Patho-epidemiology of Lung Cancer in Karachi (1995-2002)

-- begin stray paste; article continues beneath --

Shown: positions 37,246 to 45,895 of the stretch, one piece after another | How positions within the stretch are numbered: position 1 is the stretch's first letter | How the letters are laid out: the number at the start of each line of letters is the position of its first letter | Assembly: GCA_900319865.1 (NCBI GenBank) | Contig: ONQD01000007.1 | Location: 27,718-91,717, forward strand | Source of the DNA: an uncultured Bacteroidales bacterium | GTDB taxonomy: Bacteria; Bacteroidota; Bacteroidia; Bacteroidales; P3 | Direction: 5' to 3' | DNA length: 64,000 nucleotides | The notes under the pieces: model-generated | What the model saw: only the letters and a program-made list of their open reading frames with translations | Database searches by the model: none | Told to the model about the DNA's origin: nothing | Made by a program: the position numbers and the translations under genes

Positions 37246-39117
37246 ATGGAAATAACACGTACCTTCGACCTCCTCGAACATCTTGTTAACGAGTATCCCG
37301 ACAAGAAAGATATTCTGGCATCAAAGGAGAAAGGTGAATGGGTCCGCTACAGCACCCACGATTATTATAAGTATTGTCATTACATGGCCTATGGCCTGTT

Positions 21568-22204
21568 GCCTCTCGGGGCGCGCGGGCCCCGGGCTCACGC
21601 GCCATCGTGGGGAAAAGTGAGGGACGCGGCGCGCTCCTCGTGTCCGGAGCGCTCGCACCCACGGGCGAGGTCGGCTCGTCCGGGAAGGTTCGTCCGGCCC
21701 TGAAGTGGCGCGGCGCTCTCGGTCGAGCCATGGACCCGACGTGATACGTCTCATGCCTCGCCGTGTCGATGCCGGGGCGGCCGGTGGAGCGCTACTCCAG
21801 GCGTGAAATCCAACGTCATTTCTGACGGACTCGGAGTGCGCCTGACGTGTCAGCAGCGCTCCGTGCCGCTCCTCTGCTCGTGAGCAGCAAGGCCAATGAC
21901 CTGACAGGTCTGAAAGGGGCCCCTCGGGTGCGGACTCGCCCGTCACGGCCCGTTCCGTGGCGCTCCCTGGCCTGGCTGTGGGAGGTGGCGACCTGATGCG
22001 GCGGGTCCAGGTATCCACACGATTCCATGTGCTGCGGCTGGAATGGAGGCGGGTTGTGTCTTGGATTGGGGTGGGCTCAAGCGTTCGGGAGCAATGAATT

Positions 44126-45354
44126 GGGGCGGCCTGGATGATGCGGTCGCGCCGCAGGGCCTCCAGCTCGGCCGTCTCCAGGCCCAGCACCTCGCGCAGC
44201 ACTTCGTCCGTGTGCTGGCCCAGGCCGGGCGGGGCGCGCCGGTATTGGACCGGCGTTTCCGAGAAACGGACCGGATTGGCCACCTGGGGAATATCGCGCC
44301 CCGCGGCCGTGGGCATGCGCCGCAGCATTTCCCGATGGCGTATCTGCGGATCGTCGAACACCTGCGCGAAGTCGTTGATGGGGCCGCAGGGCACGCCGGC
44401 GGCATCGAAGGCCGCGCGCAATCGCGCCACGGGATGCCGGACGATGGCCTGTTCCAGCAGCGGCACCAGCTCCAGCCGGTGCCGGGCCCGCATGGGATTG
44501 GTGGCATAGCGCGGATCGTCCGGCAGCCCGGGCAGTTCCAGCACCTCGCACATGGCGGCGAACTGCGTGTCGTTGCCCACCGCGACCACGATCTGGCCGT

The objective of the study was to provide an overview of the demographics of lung cancer, the number one cancer ‍killer of men in Karachi South (1995-2002). Lung cancer cases recorded at Karachi Cancer Registry during 1st ‍January 1995 to 31st December 2004 were analyzed. To allow for maximum data completion, cases recorded from ‍1st January 1995 to 31st December 2002 were included for final analysis. Trends were studied by analyzing the age ‍standardized incidence rates (ASR)s in 2 time periods, 1995-1997 and 1998-2002. Odds ratio for sex, age-groups, ‍ethnicity, religion, and residence by socio-economic categories were calculated by considering all malignancies (except ‍tobacco-associated malignancies) for each group, registered at KCR for the same period as controls. Cancer of the ‍lung ranked the most frequent malignancy in men in Karachi in the entire 1995-2002 period, though it did not ‍feature amongst the first 10 malignancies in the females. In the 1995-1997 period, the ASR per 100,000 population ‍for cancer of the lung was 21.4 and 2.9 in males (M) and females (F) respectively. The mean age of the patients was ‍60.4 years (95% CI, 59.1-61.7) M and 53.7 years (95% CI 48.9-58.5) F. In the 1998-2002 period the incidence rate ‍increased to 25.5 per 100,000 (M) and 4.2 per 100,000 (F). Thus between 1995 and 2002, the incidence of lung cancer ‍registered a 19% increase in men and almost 100% in women. The component of adenocarcinoma in females remained ‍stable during 8 years, but increased 55% in males. Histologic confirmation was 80%; majority of cancer cases ‍presented as grade 3 and grade 4 lesions (62.3%), and were discovered at advanced stages (stage III 35.7%; stage IV ‍55.8%).The odds ratio (OR) in men was 4.5 (95% CI 3.7; 5.4). The risk of developing lung cancer increased with age, ‍the highest risk being observed in the 65+ age group. A marginally higher risk was observed in the higher socioeconomic ‍categories for men and in the lower socio-economic categories for women. A higher risk was also observed ‍for men who were residing along the coastal belt, and for ethnicities belonging to Southern Pakistan (Sindhi and ‍Mohajir) residing in Karachi South. In conclusion, Pakistan at present falls into a low risk lung cancer region in ‍females and a moderate risk region for males and the highest registered increase between 1995 and 2002 was observed ‍in the older age groups (65+). It is however a cause of concern that the overall lung cancer incidence rates continue ‍to rise. The age specific rates though stable in the younger age groups (35-49 years), are at present equivalent to ‍contemporary rates in high- risk countries. These rates correspond with the trends of smoking prevalence in the ‍younger age groups in the last 2 decades. Published studies have given alerts to increase in the smoking habits of the ‍present day youngsters and with an expanding population the country can expect a substantial increase in lung ‍cancer. This threat can only be averted by implementation of stringent anti-tobacco rules and health education; ‍prohibition of smoking in educational institutions at all levels and a ban on the sale of cigarettes to minors.